5. Central Texas and its green, rolling prairies and hills, which makes me think of…

6. Kolaches from West, Texas. (Not West Texas, mind you. West, Texas, which is in Central Texas, naturally.)

Yep, like Six Degrees of Kevin Bacon, much of my life circles ’round to kolaches - the slightly sweet, pillowy yeast roll-and-fruit pastry. Don’t ask me why. But if you try them, you’ll know.

Now, please tell me that your mind meanders like a winding stream too. I can’t be the only one.

Happy Kolache…I mean, Spring!

Let’s talk: What do you like about spring in your area?

Oct 23

The trail led us up rocky switchbacks and through mountainside meadows. The morning breeze brought a welcome chill. Petite wildflowers, yellow and sometimes purple, decorated the way.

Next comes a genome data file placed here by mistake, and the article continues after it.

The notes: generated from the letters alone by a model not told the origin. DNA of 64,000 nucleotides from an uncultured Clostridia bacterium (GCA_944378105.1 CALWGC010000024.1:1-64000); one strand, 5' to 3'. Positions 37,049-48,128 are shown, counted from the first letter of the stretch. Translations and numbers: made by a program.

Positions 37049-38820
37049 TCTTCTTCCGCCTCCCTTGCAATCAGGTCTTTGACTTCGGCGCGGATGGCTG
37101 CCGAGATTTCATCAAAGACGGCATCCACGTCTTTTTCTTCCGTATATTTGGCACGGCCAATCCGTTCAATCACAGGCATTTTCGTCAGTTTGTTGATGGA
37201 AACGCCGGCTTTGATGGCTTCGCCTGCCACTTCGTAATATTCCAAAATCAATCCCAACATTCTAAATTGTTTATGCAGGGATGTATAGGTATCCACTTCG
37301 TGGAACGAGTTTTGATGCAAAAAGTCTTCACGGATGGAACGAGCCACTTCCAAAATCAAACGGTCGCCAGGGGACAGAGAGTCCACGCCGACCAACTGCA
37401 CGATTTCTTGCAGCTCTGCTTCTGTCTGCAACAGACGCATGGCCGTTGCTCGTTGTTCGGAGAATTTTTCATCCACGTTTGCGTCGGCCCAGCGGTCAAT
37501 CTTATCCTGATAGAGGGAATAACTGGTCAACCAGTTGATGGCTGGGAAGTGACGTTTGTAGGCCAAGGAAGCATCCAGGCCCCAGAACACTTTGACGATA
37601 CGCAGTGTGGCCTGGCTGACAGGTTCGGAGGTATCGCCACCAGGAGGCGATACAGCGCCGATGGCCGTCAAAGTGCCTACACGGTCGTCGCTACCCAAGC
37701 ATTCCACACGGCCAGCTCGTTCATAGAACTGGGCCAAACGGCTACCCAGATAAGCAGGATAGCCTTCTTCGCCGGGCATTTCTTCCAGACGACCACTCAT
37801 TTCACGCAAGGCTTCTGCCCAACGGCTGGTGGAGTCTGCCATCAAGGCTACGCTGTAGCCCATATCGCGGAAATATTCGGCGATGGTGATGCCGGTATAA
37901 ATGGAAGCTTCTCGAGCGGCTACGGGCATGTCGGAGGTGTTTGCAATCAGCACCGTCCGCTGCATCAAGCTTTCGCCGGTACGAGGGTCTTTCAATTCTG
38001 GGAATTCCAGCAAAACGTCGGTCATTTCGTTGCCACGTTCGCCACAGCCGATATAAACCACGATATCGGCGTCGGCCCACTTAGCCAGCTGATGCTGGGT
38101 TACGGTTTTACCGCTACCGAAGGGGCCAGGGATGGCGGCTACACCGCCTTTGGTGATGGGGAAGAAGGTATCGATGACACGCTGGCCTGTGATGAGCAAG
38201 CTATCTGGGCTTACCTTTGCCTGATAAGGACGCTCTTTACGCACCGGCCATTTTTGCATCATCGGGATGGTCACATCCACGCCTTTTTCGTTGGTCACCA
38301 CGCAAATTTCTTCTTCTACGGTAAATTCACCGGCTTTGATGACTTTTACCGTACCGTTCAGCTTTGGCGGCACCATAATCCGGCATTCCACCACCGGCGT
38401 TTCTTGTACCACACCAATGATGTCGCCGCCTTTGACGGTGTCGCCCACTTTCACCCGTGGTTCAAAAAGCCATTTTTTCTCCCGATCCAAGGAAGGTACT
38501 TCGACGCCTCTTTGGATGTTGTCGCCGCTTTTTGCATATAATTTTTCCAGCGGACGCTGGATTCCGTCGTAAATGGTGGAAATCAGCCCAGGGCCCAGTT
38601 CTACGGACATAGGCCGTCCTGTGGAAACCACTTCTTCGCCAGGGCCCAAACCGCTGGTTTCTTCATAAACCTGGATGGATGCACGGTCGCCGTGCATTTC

It was hard to tell that wildfire had violated this high desert oasis just over a year ago. Hard, except for a handful of trail-side scenes we stumbled upon. One rested ten feet from the trail, tucked behind a gnarled mesquite tree on top of the hill.

It hid itself in the tall grass. Easy to miss. A circle of wildflowers hugged the patch occupied by a lump of charred wood -  a small victim among the thousands of acres the fires ravaged. It lay there black and dead and quiet. The flowers held vigil with dainty, stubborn dignity. Life was their testimony; beauty rebuked the haphazard destruction. Wordless tribute sprung from the nourishment the wood sacrificed, defying the past to all who cared to pass by and take note.

Let’s talk: When, lately, have you noticed a small miracle? Was it easy to spot or easy to miss?